“I think it’s amazing to want and know how to shoot both, because today we still have a choice, ” said Coelho. “I pick one over another depending on the project, story, shooting conditions, and visual style. There is a sharpness to digital that is really appreciated nowadays, and film will always give you this beautiful grainy image that gives a really cinematic aspect to your film. They do not look the same, and that’s the great thing about it.”

Coelho’s talent as a cinematographer and her ability to choose whether to shoot on film or digital depending on what will be the most compelling for the overall project, has allowed her to be far more creative than most in the craft.

The film Broken Leaves, which was directed by award-winning director Sasa Numic, follows two teenage best friends, Lana and Annie, as they go on a picnic with three boys in the woods. The film focuses on Lana’s jealousy over the attention Annie is receiving from the boys, a feeling that quickly turns to anger and leads her to do something that she immediately regrets.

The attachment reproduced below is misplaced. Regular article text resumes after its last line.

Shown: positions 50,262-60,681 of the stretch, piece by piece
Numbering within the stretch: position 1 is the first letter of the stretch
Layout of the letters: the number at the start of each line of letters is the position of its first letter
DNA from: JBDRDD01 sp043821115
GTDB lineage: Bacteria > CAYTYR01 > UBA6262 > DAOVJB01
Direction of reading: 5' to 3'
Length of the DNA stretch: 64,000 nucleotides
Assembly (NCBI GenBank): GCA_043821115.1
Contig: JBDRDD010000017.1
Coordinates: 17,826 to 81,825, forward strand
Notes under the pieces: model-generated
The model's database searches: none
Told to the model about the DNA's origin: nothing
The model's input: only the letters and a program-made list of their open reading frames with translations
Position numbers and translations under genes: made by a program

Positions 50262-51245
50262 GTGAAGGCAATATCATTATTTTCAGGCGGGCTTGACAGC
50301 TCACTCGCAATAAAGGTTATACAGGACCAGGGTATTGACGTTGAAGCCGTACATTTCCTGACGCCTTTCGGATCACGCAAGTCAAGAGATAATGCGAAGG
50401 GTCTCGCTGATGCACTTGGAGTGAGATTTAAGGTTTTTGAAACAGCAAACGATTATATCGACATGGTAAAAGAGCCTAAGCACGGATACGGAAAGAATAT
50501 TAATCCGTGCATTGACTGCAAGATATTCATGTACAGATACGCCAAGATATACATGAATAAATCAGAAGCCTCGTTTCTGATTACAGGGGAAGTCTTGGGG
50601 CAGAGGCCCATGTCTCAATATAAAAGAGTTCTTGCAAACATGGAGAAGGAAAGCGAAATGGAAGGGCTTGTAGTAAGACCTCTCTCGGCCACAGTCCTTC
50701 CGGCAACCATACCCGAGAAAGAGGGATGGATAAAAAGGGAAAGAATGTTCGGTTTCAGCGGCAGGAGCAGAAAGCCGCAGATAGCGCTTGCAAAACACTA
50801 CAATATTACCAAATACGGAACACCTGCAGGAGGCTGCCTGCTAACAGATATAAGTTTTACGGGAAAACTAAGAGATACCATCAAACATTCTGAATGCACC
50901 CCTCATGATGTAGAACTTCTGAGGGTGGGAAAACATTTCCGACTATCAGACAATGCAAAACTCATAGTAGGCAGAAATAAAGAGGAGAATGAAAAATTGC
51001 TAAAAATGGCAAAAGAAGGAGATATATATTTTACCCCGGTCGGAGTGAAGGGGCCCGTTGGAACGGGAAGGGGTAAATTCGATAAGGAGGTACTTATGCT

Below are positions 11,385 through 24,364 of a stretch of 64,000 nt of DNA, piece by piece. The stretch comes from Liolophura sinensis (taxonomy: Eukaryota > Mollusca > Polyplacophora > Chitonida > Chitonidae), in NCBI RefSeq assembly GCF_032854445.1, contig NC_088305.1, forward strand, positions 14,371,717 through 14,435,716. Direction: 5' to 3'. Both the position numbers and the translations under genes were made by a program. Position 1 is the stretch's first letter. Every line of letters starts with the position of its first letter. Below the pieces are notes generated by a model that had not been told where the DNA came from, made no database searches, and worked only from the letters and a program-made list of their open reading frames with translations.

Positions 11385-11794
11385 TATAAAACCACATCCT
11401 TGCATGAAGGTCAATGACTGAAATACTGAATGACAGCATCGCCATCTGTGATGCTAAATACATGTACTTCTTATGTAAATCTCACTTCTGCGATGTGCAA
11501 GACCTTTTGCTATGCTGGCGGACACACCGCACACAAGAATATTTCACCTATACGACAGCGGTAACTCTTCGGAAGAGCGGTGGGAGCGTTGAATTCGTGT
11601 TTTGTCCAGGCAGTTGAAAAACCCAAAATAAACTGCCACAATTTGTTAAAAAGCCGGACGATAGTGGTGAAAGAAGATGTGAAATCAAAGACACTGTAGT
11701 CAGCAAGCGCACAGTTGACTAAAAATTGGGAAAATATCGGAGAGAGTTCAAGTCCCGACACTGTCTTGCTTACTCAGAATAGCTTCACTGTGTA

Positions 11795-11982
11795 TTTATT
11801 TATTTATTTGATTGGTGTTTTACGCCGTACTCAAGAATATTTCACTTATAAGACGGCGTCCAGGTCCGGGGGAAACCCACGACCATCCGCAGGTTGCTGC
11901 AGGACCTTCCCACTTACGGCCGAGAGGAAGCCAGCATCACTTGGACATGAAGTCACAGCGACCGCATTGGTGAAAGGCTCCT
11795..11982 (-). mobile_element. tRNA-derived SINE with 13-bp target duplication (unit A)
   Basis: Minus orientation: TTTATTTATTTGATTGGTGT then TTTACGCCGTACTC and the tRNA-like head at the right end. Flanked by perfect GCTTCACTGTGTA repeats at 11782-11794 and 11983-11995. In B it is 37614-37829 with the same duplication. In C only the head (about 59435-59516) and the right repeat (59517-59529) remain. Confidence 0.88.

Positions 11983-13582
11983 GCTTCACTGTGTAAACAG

Coelho worked her magic as the director of photography for the film, which was shot solely in the woods using 35mm film. Coelho’s use of the perfect filter and film, in addition to the way she captured the sunlight breaking through the trees creates a hazy, almost dreamlike feeling, one that visually supports the film’s storyline of Lana’s rash actions being grounded somewhere outside of reality.

Broken Leaves is a story that is supposed to feel like it was shot in the 70’s, so I felt shooting on film was appropriate in order to give a realistic and beautiful grain to the images,” explained Coelho.

“Also, there is a really nice warm look created with the filter I used in the camera throughout the whole film. This particular color created with the filter worked because of the type of film I chose to use, Kodak Vision 3 5213, 200T. So it wasn’t only about the grain, but also about the choice of emulsion. Colors on film can be truly amazing if you know how to use them.”